April 16, 2014

C-sections and baseball: Not a good mix

What happens when a baby is born too soon?
Home / Policy Blog / C-sections and baseball: Not a good mix

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Reposted from the April 11th, 2014 Philadelphia Inquirer, The Public’s Health Blog.

By Karen Pollack and Bette Begleiter, Maternity Care Coalition

Last week the blogosphere was set on fire when former NFL quarterback and  current WFAN commentator Boomer Esiason commented on the paternity leave of New  York Mets’ second baseman Daniel Murphy, who missed two games, including opening day,  to be with his wife while she delivered their baby.  “Quite frankly,”  Esiason said, “I would’ve said, ‘C-section before  the season starts. I need to be at opening day.’”

The response was quick and harsh, with much of the attention focused on the  rights of any father, including a major league baseball player, to take time off  to be with his family during the birth of a baby.  Unfortunately, less attention  has focused on the suggestion that it was okay for a woman to have a voluntary  Cesarean delivery, scheduled for convenience.  This is an important  part of the conversation – research shows that early deliveries  pose serious risks for both mother and baby.

An early elective delivery is a birth that takes place before the  39th week of pregnancy without a medical reason.  Even for deliveries  during the 37th and 38thweeks, healthcare providers are very careful to balance any  risks of bringing the pregnancy to term against the risks of an early delivery. The last weeks can be  very, very challenging. But they are critical for a baby’s development  Parents  who would do anything for their child, including spending thousands of dollars  on the right toys to stimulate her growing brain and demanding that family  members never smoke around their baby, often have no idea that when they (or a  sports commentator) push for an early scheduled C-section, the decision  could seriously impact the development of the child’s brain, lungs,  and liver.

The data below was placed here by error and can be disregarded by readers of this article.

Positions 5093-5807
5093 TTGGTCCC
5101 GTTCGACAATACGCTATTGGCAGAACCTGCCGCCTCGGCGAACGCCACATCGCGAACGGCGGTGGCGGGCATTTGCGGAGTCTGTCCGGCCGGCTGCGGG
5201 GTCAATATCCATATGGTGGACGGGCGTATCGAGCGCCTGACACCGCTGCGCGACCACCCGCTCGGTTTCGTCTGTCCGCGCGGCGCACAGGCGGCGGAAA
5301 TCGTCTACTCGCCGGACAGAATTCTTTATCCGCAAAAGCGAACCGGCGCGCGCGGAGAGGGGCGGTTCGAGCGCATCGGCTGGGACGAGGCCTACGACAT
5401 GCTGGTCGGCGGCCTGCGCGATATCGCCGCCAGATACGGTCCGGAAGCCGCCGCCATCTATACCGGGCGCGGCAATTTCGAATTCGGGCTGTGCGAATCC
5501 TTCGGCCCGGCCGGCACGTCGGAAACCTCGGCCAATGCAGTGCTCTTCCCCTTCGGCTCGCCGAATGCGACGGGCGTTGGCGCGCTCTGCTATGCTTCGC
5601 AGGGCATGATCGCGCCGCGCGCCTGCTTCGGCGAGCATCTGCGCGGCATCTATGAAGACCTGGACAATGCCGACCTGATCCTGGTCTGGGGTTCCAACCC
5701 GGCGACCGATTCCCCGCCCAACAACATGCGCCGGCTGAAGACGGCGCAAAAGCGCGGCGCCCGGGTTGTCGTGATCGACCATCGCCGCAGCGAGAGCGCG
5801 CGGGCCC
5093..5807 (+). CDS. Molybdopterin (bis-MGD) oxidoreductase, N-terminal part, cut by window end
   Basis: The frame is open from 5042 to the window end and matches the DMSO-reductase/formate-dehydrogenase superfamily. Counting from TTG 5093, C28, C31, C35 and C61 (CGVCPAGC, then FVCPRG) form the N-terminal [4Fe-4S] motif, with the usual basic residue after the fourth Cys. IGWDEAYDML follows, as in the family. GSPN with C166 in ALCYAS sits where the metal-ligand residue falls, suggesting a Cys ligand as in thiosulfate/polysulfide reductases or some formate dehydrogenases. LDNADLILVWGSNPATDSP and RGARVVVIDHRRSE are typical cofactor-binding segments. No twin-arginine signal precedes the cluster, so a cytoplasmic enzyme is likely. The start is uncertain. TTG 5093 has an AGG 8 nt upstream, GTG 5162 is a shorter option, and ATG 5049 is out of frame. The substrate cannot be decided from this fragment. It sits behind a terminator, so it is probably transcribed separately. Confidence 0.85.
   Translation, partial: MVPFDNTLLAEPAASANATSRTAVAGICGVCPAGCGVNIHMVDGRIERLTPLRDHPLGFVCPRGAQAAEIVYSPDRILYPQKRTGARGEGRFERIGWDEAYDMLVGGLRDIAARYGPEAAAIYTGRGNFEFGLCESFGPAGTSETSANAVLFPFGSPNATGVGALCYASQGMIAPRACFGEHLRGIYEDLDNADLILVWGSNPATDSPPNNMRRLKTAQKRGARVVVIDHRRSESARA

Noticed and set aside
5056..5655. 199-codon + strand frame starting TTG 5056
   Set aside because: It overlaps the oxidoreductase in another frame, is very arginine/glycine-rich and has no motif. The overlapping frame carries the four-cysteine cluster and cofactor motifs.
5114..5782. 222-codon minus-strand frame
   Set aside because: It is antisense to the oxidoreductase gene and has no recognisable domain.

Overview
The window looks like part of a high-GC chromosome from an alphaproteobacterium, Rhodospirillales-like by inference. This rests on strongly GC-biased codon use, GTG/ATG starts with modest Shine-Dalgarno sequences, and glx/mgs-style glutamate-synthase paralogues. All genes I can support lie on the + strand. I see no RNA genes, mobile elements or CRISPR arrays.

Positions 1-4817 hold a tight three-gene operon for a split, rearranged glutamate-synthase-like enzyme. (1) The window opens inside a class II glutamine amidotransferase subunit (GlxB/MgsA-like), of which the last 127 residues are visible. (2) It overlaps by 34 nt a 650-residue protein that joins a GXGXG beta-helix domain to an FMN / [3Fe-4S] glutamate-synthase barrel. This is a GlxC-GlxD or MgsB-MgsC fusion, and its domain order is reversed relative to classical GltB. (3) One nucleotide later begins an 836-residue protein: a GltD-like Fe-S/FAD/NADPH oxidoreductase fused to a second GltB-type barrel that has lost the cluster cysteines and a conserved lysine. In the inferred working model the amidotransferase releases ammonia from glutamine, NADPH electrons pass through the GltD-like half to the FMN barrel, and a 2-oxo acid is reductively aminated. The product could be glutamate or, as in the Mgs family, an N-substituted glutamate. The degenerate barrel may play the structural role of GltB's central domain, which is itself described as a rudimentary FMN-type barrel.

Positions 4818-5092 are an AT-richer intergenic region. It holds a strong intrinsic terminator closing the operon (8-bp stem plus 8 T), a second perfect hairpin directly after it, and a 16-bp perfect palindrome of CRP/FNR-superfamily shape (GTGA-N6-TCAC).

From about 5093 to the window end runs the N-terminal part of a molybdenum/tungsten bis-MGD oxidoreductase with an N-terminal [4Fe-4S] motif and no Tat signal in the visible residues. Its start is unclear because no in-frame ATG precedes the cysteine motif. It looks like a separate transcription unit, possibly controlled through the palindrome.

A March 2014 brief from the National Institute for Health Care  Management reportedthat up to 10% of pregnancies end with a  non-medically indicated delivery using medication or C-section.  Women or their  healthcare providers may choose this route for “provider preference,  convenience, or for relief of symptoms.” Between 1990 and 2012, the rate of  births being scheduled early for non-medical reasons more than doubled.

What happens when a baby is born too soon? The March of Dimes reports that a  baby born even a few weeks early can have serious health problems and require care in the Neonatal  Intensive Care Unit.  The baby may have difficulty breathing on her own,  feeding, and keeping warm.  She may also have difficulty with hearing, vision,  sucking, and swallowing – all critical for healthy development in the first few  weeks.  As a result, a baby born before 39 weeks may have to stay in the  hospital longer than a baby who is born later.

An early delivery can also impact the health of the mother.  A medically  induced labor is twice as likely to end in a C-section.  Although the C-section  rate in the United States makes this surgery seem very common (almost 33%  in 2012), it comes with risks.  Some of them, like complications from  anesthesia or the possibility of infection, are associated with any major  surgery.  With C-sections, however, there is also an increased risk of bleeding,  and of inflammation and infection in the uterus. Andwomen who have C-sections are likely to have them  again in subsequent pregnancies.

There’s a financial cost, too: C-sections are 34% more expensive  than vaginal deliveries. The March of Dimes reports that the average length of  stay in a NICU for a baby born at 37 or 38 weeks gestation is just under 6 days,  costing over $37,000. None of those figures capture the emotional cost of the  anxiety and concern that the families of these babies experience.

Every expectant parent should know these facts.  Organizations like the March of Dimes and the U.S. Centers for Medicaid and Medicare Services have  developed materials aimed at eliminating early elective deliveries.

After being subjected to harsh and very public criticism, including a phone  call from the March of Dimes,  Esiason quickly apologized on his radio program for  his insensitive comments.  He said that his friends at the March of Dimes  had re-educated him about their mission and their work.  We trust that  Esiason will now remember that a C-section scheduled for convenience is never  worth the risk … let’s make sure that this message gets out to everyone who  needs to hear it.

Read more at http://www.philly.com/philly/blogs/public_health/C-sections-and-baseball-Not-a-good-mix.html#1zqw5phOdpEQjpWa.99

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